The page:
2. To make bigger buns, divide the dough into 12 equal portions.
3. To make char siu bao white, add 1 teaspoon of Chinese white vinegar in the steaming water.
4. The water must be boiling in the steamer before you steam the buns.
5. Spraying water mist over the buns will ensure a smooth surface on each bun.
6. DO NOT open the lid during the steaming process.
7. If there are yellowish spots on the steamed buns, it means the baking powder is not fully dissolved. Recipe Contributor: My Kitchen
Notice: Nutrition is auto-calculated, using Spoonacular, for your convenience. Where relevant, we recommend using your own nutrition calculations.
I made your recipe today and it turned out pretty well. The bbq pork was delicious and the bao tasted delicious. The bread was not as light and fluffy as I would have liked. It wasn’t bad but was just a little dense. I used cake flour and followed the recipe as directed. I weighed my ingredients. I noticed that my dough did not expand and at the 60-minute mark looked just a tiny bit bigger (10%) Thoughts? I kneaded the dough for at least 15 minutes, probably a little bit longer. If I used a low protein regular flour, would that have helped? Possible the cake flour doesn’t have enough protein? Still searching for a tender, fluffy mantou bao recipe!
Can I use dumpling flour instead of wheat starch?
I think it’s fine.
I am excited to make this as in Hawai’i we call this manapua and it is one of my favorites. My char sui is marinating and I have been to our grocery stores. Of course I can’t find Hong Kong flour so I will be using cake flour and I was unable to find wheat starch. I see it says cornstarch can be used. Do you agree with this and do I use the same amount? If you don’t what would you suggest? I am super excited to try this.
Yes, it should work fine.
hi there, just wondering if there’s any substitute for wheat starch? I can’t find any wheat starch here :(
You can try corn starch.
thank you so much, would you know what does the wheat starch do to the dough?
It makes the texture better.
Is powdered sugar castor or icing sugar? If I do not have Chinese vinegar is it okay to use white wine vinegar?
Icing sugar. Yes, should be fine.
We would have loved to try your recipe but there too many foreign (grams, etc.) measurements to tinker with.
I think we’ll use your “Cook’s Tips” and apply them to another recipe.
Doug, the reason why grams are used in some recipes are for precision. These recipes have to be very precise, it’s about the texture of the buns, soft, fluffy, everything needs to be spot on. You can’t use cup measurement, it’s not accurate and the results vary. Just do an experiment, weight a cup of flour, and then try again. You will NOT get the same weight every single time, sometimes you are off by a lot. That’s why cup measurements are really not great. Please buy a digital kitchen scale. You can get it for $10 range and it will be the best tool in the kitchen.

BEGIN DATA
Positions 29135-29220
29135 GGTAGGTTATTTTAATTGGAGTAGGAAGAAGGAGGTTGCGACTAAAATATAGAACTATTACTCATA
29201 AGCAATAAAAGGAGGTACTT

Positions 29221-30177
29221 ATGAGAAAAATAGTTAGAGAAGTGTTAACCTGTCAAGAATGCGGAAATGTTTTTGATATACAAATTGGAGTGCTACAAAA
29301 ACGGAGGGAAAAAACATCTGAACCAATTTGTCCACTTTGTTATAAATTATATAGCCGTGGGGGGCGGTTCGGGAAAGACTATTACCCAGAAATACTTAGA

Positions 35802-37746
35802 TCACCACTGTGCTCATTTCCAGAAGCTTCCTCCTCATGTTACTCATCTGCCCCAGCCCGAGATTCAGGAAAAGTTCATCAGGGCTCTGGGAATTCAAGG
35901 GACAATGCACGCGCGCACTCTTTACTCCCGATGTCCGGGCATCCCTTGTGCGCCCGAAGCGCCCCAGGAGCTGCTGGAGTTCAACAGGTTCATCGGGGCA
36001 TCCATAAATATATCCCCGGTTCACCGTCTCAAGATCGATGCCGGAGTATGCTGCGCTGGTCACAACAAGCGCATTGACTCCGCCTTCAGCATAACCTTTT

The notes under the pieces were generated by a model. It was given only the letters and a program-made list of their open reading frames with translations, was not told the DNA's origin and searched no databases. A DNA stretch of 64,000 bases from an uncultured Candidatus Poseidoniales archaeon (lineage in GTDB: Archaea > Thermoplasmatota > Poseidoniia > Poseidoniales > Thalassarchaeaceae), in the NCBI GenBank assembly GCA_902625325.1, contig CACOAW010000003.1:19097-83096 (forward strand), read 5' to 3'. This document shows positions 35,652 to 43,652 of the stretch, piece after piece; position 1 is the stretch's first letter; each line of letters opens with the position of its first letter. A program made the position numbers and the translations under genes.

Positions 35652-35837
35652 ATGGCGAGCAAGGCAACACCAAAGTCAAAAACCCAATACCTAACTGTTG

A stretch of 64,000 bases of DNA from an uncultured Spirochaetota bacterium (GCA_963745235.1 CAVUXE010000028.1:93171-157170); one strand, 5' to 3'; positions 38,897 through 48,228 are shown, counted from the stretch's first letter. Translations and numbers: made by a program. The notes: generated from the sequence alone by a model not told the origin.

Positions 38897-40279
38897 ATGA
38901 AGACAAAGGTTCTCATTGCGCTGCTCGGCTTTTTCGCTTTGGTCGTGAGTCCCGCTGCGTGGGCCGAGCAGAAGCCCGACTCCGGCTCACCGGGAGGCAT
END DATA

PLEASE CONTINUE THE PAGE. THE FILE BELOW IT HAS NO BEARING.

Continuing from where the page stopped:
Regarding: “… That’s why cup measurements are really not great. ”
Understood, it’s that I’ve been using American measurements for 80 years. Might it be possible for you to include “ounces” to your “grams” measurement ?
Great Recipes… I like your Mantou best . The “flour” measurement was specified with “grams” and American measurements.
Made it and they were fluffy, fluffy, fluffy. The next day I briefly reheated in the microwave and they were still fluffy, fluffy, fluffy ?
Hi Doug, I try to include both measurements in my recipes (oz and grams) but if I don’t, please use this converter on my site: https://rasamalaysia.com/conversion/
I just looked at the recipe again and noticed there are now lots of “measurements” (except ‘water’) I’m accustomed to. Will now give it a whirl. Thank You !!!
Awesome! Yes I updated the recipe to make it clearer.
hi!! I follow your blog and always come back here to look for recipes ever since I moved out of Asia 4 years ago. I miss Asian food. I have not found one for the pork egg Pau online. Could you post one one day? Thanks so much.
What is pork egg pau?
I’m not “LISH”.
I googled “pork egg pau” and found several different varieties.
Perhaps “LISH” can clarify which one he/she refers to ???
Thank you for sharing! This is exactly what I’ve been searching got. I made this over the weekend and it was a big hit with the family. Thank you! Thank you!
Does the bao recipe make those fluffy steamed buns?
Yes it does, just like the pictures.
OMG finally I achieved baozi success! Thanks so much
Made these baos today and they came out soft, and good to the bite! I had wheat starch (Tang Mien), so I decided to give this recipe a try. I have always used my favourite pao recipe and they are just as good but requires certain steps. This recipe is great as I love the chewy and soft texture! The only thing I did differently was to knead 40 mins in my bread machine then according to sequence and added the baking powder accidentally with the flour. However, it came out just as nice and fluffy! Thanks for this recipe!